• Dan Kempin

    tODD, #3,

    In the previous post, I was merely commenting on Veith’s phrase, “ideological purity applied to others.” (I think it is a great poetic description for pharisaical hypocrisy of all sorts, and it might just make it into a sermon . . . somehow . . . maybe–primarily because I feel the sting when I apply it to myself. Just think of the old parenting axiom, “Do as I say, not as I do.”)

    Since you ask, though, I didn’t give the previous story much thought. Global warming politics in Africa is not exactly in my wheelhouse. Your subsequent research has been revealing, though, and has strengthened my already healthy scepticism of any one source of media. I appreciate your in depth research here and elsewhere.

    Regarding the larger issue of investment and environmental regulation in Africa–again, not exactly my area of expertise. In principle, I would favor free markets. I think the Ghanians and other African nations should be free to develop their resources for the benefit of their people. That, of course, is pretty vague and noncommittal. Can you tell I am not really engaged?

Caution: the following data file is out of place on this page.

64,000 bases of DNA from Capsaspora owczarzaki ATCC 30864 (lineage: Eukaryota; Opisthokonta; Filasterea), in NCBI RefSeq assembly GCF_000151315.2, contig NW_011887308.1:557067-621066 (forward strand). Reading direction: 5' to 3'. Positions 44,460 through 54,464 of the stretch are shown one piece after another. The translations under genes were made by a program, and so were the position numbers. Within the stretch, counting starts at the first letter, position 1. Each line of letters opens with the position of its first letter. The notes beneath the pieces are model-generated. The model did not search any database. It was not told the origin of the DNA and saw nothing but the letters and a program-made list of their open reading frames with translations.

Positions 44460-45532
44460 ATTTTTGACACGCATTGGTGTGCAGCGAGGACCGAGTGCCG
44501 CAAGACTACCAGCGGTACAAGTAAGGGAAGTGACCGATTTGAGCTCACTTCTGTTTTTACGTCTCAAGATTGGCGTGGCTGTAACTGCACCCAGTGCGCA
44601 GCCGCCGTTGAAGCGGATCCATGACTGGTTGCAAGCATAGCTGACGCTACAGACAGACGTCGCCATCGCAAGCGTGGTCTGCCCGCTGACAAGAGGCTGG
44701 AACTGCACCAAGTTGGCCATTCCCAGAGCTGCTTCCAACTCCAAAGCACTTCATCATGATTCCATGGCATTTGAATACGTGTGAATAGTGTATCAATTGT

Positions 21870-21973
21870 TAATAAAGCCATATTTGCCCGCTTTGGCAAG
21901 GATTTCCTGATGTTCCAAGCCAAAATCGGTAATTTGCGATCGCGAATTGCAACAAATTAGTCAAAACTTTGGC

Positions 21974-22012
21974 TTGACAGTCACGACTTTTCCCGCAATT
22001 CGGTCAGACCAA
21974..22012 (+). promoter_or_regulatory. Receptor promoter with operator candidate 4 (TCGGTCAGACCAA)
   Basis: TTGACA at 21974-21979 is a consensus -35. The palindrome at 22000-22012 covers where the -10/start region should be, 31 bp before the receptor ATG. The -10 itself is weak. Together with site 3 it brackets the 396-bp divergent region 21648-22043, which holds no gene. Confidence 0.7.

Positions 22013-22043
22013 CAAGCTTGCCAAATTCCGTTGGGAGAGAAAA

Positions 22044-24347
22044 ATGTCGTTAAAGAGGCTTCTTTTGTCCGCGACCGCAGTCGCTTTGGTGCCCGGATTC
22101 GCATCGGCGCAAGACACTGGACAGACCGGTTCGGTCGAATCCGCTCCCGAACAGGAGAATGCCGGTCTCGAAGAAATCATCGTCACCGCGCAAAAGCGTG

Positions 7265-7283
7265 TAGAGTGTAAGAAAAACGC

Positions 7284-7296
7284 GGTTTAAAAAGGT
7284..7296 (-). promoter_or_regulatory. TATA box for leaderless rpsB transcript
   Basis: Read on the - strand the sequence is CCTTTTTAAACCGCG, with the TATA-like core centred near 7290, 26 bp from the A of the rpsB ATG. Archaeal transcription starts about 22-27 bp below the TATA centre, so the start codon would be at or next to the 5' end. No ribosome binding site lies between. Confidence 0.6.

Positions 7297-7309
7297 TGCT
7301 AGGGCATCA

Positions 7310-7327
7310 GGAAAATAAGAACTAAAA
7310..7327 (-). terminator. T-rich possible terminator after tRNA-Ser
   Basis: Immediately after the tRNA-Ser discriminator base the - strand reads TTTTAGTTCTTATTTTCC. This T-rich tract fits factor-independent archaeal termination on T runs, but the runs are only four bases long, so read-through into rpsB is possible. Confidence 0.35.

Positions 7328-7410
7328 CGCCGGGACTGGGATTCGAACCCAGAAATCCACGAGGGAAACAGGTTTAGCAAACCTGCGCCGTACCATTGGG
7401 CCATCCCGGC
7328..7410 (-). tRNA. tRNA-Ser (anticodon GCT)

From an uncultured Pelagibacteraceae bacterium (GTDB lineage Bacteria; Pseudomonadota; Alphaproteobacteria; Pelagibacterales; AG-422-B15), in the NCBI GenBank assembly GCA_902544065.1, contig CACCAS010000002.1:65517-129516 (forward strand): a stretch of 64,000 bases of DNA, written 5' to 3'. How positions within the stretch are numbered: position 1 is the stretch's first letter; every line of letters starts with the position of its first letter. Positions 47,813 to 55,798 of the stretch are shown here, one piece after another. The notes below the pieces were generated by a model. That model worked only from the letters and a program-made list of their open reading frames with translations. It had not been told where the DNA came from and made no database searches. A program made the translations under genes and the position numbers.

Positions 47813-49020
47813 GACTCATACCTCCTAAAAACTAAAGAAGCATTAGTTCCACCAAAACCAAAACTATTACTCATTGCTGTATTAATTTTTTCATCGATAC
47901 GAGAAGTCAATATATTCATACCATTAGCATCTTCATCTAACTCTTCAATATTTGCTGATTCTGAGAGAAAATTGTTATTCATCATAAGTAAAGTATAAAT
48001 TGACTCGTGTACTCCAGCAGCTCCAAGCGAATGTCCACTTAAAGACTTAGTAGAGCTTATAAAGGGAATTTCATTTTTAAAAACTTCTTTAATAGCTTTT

• Dan Kempin

    tODD, #3,

    In the previous post, I was merely commenting on Veith’s phrase, “ideological purity applied to others.” (I think it is a great poetic description for pharisaical hypocrisy of all sorts, and it might just make it into a sermon . . . somehow . . . maybe–primarily because I feel the sting when I apply it to myself. Just think of the old parenting axiom, “Do as I say, not as I do.”)

    Since you ask, though, I didn’t give the previous story much thought. Global warming politics in Africa is not exactly in my wheelhouse. Your subsequent research has been revealing, though, and has strengthened my already healthy scepticism of any one source of media. I appreciate your in depth research here and elsewhere.

    Regarding the larger issue of investment and environmental regulation in Africa–again, not exactly my area of expertise. In principle, I would favor free markets. I think the Ghanians and other African nations should be free to develop their resources for the benefit of their people. That, of course, is pretty vague and noncommittal. Can you tell I am not really engaged?

  • http://www.toddstadler.com/ tODD

    Dan (@4), are you a pastor? Huh … [Googles] … so you are (although Google also tells me you’re a pastor at Grace Lutheran in Brooklyn Park, so what do/does I/it know)! I knew there was a reason I liked you.

    Anyhow, you said, “Global warming politics in Africa is not exactly in my wheelhouse” and “investment and environmental regulation in Africa” are “not exactly my area of expertise.” Sure. That probably goes for everyone on this blog. And that’s kind of the issue.